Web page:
• Ryan

    I have had the privilege of knowing a young man for the last few years who is autistic and non-verbal. I too have learned that the stigmatization surrounding autism has absolutely nothing to do with the capabilities of people afflicted, but is exclusive to the misunderstanding of what it means to have autism. There are varying levels of disconnect present between those with autism and those without, but if Tom’s presentation is any indication, there could be any number of companies capable of providing employment and advancement opportunities to what appears to be an almost entirely untapped labor force. The first month profits are certainly a plus, but facilitating the feelings associated with achievement is most important here. I would love to see the look of pride and purpose in my friend’s eyes more often, and perhaps this business or one like it could provide a solution.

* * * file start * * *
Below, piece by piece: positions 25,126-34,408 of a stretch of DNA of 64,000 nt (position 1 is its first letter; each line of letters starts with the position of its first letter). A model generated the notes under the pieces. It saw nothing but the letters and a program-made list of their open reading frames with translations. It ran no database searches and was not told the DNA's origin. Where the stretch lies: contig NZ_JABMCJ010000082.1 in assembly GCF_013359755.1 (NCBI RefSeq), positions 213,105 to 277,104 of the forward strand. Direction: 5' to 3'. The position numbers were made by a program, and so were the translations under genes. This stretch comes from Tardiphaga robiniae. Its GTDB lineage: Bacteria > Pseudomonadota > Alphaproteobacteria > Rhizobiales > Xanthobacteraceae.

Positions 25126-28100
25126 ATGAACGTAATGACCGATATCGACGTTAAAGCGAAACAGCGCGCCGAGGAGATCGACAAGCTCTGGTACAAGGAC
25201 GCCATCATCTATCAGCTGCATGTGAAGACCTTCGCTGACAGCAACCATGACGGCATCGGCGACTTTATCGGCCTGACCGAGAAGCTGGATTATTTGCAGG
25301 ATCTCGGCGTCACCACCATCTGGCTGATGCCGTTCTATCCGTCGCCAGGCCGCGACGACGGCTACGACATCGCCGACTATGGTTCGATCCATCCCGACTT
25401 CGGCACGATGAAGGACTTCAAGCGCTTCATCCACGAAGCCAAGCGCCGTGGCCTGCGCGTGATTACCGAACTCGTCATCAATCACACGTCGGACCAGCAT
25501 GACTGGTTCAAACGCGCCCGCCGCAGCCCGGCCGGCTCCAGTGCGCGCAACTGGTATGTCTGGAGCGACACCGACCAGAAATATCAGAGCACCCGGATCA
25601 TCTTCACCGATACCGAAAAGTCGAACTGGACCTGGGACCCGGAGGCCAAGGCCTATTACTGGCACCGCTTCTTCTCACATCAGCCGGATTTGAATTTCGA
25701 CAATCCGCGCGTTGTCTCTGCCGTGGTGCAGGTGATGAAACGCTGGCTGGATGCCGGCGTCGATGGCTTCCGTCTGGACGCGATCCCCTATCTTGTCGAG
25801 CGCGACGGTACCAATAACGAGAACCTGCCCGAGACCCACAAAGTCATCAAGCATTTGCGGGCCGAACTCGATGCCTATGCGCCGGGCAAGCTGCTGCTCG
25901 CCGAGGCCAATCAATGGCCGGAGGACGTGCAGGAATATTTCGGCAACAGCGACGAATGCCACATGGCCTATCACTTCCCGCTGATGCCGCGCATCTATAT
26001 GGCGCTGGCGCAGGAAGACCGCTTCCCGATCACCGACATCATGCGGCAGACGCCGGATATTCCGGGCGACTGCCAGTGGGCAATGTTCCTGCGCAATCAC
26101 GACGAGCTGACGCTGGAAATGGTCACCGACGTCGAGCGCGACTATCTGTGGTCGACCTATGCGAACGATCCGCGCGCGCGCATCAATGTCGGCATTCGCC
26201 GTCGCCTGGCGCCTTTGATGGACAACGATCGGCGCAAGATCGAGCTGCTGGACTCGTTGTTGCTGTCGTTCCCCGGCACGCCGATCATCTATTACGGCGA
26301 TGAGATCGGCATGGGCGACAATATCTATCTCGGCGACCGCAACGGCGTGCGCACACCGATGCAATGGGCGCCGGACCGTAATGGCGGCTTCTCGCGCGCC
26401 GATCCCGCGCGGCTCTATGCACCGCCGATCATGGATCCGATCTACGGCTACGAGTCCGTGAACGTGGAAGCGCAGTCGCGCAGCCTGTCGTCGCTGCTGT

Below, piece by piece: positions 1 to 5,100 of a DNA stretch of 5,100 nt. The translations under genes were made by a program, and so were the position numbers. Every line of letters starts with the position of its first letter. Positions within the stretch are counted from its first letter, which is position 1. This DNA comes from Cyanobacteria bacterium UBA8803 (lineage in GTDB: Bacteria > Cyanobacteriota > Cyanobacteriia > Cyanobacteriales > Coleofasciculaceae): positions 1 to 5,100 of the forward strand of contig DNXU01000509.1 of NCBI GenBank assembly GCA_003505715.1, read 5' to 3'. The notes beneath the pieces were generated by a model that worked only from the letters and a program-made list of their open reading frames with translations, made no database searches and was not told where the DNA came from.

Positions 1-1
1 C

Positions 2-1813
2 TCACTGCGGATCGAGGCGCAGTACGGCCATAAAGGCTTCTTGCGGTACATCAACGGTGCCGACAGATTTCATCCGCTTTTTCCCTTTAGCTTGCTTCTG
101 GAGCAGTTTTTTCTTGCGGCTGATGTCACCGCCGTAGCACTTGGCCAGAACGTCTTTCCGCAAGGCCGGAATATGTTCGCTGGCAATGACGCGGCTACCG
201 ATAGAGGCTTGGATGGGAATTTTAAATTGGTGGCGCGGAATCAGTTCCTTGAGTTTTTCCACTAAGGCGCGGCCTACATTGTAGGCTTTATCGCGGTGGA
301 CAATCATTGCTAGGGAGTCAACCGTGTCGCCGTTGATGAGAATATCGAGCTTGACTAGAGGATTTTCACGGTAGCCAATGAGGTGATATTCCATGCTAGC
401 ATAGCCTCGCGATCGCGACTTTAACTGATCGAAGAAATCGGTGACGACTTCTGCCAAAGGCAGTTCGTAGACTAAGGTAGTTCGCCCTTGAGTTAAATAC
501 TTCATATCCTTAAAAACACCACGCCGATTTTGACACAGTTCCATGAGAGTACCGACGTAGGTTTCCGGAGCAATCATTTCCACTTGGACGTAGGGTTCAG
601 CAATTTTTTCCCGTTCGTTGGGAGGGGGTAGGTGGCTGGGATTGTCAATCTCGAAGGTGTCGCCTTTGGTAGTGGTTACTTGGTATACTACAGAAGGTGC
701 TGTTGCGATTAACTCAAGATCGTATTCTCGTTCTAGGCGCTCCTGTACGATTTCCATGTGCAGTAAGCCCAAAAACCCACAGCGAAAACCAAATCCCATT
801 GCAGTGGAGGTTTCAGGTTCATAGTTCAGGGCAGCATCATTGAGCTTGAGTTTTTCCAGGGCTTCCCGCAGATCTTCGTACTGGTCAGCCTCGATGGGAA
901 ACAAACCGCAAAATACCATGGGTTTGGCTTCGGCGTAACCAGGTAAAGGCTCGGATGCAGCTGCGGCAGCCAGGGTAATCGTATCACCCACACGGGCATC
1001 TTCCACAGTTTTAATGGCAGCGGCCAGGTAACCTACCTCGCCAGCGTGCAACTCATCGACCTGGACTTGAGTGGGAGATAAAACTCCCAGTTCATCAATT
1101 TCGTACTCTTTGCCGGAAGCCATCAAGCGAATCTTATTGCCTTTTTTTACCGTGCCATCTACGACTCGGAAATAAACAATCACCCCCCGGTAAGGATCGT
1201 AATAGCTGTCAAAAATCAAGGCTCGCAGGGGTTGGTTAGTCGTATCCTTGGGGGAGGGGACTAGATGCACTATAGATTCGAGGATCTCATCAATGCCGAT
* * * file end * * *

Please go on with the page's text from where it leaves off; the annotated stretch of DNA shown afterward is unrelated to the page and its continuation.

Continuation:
• LindsayDages

    To see concepts like this business succeed in the real world is very encouraging. Empowering those that society has overlooked will benefit not just those affected or their families but will really move our society as a whole into a better future. Everyone has something valuable to offer they may just need help finding what that is sometimes. Charity is a wonderful part of our society now but I believe the most effective form of helping others is building up their sense of self and encouraging those who are overlooked to reach for greatness.

  • rall1

    What a great and motivational entrepreneur! I’d love to see this type of activism spread further – activism that relies less on donations and handouts and more on providing steady and reliable income to people who are eager and capable of the work.

  • BEATYSM25

    Very well said, Lindsay. I completely agree with you. Empowerment is an incredibly valuable tool, and I think Rising Tide Carwash has created a fantastic business model that provides those affected by Autism to find not only a sense of worth in their lives, but also a strong development of community. Being given the chance to thrive is priceless.